“Before my Frances there was my Meredith: the mother of my sons, one living, one not.
I loved her enough to help her die, when her affliction, far crueler than my own, had stolen all but breath and speech from her body.
This I have come to understand as lovemaking of another kind, a final journey one takes together, as much as a part of the weave of human life as the feel of damp linens and paling light on an afternoon when you have conceived a child.
And though this is the one thing I know that maybe not everyone else does, I have never told the story.”
The Summer Guest
by: Justin Cronin
When I read that, my world paused for a moment.
I read it again, I pondered its meaning, and then I thought of the men in my life whom I loved.
And as I read it yet again, the name of the one man whom I loved – in that powerful way that Harry loved – floated into my consciousness.
We are curious creatures, we humans, capable of so much affection for so many individuals.
Perhaps that is why the Bible says very clearly to guard our hearts.
Perhaps we must guard them – not only from the evil that would invade them – but from the love that would overtake them…?
No, that makes no sense.
God is love.
We do not err in loving a person,
we err when we take wholesome emotion into an arena that should never so much as see our shadow.
Love is pure unless we pervert it.
And it has no idea what a wall is, or a boundary, or a borderline.
Harry, in this sweet book, loved three women.
His deceased wife.
His current wife.
And a woman named Lucy.
During his wife’s illness, Harry would take one week a year to go away and regroup.
He left the real world, and its responsibilities, disappearing into the solitude of a remote fishing camp in Maine and there, Harry would rest, and fish, and think only of the lake, the quiet, and the “right now”.
After his refreshing he would go back home to care for his wife – tending to her – reading to her when she was too weak to hold a book or newspaper on her own – loving her, “enough to help her die”.
But in Maine – once a year – he would see Lucy, the waitress in the restaurant at the fishing camp who dated, and eventually married, the owner’s son.
Harry never made an overture.
He respected her.
He respected his vows.
He respected his wife.
But he loved.
He loved Lucy who was young, and precious, and twenty-one years his junior.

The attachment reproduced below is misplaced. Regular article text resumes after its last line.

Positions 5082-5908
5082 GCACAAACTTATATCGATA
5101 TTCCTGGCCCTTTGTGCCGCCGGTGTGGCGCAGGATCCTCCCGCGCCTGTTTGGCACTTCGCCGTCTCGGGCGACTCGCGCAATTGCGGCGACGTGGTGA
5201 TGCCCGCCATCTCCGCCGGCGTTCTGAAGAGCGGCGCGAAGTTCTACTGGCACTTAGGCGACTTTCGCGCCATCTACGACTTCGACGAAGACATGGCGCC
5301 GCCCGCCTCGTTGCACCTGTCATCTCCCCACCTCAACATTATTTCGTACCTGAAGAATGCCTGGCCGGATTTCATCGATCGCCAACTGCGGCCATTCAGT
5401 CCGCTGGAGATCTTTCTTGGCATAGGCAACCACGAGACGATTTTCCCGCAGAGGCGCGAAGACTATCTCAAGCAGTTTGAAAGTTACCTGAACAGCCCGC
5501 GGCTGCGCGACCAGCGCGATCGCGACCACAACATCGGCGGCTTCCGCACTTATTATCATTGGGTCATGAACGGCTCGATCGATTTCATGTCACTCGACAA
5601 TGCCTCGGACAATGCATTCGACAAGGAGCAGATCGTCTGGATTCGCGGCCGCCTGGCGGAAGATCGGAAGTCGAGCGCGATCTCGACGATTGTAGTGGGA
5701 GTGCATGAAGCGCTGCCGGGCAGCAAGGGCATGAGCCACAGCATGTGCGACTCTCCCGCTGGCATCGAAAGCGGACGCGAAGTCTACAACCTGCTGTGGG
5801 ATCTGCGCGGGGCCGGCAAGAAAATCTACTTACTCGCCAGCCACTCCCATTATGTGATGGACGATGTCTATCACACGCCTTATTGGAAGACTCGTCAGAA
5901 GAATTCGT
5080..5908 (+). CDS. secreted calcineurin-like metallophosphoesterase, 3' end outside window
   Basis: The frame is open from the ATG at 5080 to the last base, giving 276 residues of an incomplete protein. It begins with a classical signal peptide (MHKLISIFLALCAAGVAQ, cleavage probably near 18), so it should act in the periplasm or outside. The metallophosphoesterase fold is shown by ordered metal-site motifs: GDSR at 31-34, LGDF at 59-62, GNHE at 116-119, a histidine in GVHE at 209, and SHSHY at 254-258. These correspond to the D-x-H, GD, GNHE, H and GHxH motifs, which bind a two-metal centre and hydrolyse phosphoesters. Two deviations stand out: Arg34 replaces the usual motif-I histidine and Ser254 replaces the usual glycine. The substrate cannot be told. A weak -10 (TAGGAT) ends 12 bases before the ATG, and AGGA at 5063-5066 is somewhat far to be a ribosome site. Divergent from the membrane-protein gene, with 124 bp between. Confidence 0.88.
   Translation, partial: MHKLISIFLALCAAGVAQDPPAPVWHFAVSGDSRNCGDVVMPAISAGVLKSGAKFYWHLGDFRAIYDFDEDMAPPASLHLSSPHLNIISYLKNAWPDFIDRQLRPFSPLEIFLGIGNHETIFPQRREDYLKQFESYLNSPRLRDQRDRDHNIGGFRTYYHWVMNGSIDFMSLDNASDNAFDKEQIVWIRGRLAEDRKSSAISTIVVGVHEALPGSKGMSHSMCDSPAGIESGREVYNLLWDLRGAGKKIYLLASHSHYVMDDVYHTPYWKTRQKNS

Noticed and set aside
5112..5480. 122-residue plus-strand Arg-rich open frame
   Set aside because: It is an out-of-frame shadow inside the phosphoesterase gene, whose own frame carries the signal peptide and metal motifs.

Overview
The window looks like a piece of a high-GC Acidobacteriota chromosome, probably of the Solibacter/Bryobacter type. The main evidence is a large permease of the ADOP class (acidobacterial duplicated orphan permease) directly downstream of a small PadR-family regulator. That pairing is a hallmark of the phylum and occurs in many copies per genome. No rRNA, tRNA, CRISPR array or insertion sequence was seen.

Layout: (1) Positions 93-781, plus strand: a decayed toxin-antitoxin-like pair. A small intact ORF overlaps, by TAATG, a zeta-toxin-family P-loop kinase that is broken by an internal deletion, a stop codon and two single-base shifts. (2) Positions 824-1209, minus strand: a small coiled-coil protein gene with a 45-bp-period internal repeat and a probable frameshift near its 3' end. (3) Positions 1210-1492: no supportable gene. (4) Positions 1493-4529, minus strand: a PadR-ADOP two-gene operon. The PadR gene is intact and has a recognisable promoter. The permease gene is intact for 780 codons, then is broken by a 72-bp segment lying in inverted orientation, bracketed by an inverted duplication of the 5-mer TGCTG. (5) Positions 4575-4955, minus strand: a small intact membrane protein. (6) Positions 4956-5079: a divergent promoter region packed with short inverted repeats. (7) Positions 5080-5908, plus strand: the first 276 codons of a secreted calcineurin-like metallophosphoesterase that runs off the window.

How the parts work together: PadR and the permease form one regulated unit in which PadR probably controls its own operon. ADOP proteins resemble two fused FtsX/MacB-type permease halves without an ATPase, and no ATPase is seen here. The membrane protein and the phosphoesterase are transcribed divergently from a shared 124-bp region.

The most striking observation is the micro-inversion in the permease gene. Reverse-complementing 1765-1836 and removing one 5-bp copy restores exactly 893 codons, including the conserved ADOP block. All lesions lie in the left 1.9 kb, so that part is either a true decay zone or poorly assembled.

And Lucy loved Harry back…
– almost from first glance –
but she never told him.
They never spoke of it.
Each of them knew!
He would eat in the restaurant and they would exchange pleasant conversation as if nothing deeper existed.
They never spoke of their feelings for one another because it was impossible to act on them.
In this book about Harry and Lucy and several other very important characters, Harry continues this trip – once a year – to Maine, loving Lucy quietly from a distance.
And that speaks to me.
This love that two people shared in their hearts for one another over three decades…
Years that passed by – that washed over them without ceasing – like the waters that washed over the dam near the lake that was their refuge,
the lake near the camp that was their security, their salvation, their heaven.
This powerful, undying, unspoken love lived inside of them and never died.
A glowing coal in each of their hearts slept beneath ash for fifty-one weeks out of the year, coming to life at the first glance of the individual who breathed it into existence in the first place.
We, here on this planet, we love.
It is what we do.
And Love knows no boundary line.
It does not see a border.
Nor is it easily quenched.
It isn’t supposed to be.
Harry guarded his heart.
Lucy guarded her heart.
They never acted on the affection that consumed them, but it existed even so, and this concept – this truth about love – it is keeping me alive.
I love like Harry loved Lucy – not because I am stubborn, and not because I am stupid – but because love lives inside of each one of us and it doesn’t go away.
I am not unique.
I am human.
You – are human too.
Love is that coal that slumbers unseen beneath the ashes of everyday responsibilities and unfair circumstances that can prevent two soul mates from being together.
It is that coal that bursts into flame upon
It refuses to die.
I am glad.
I don’t know if I would want a love to live inside of me that was easily snuffed out.
I would disrespect it.
I would disrespect myself for having it.
But it isn’t such a flimsy thing as that.
It lives – beneath the ash of my own circumstance, even though, in my ignorance, I tried to douse the flame.
And like Harry,
I will let it,
For I have come to understand…
I have no choice in the matter..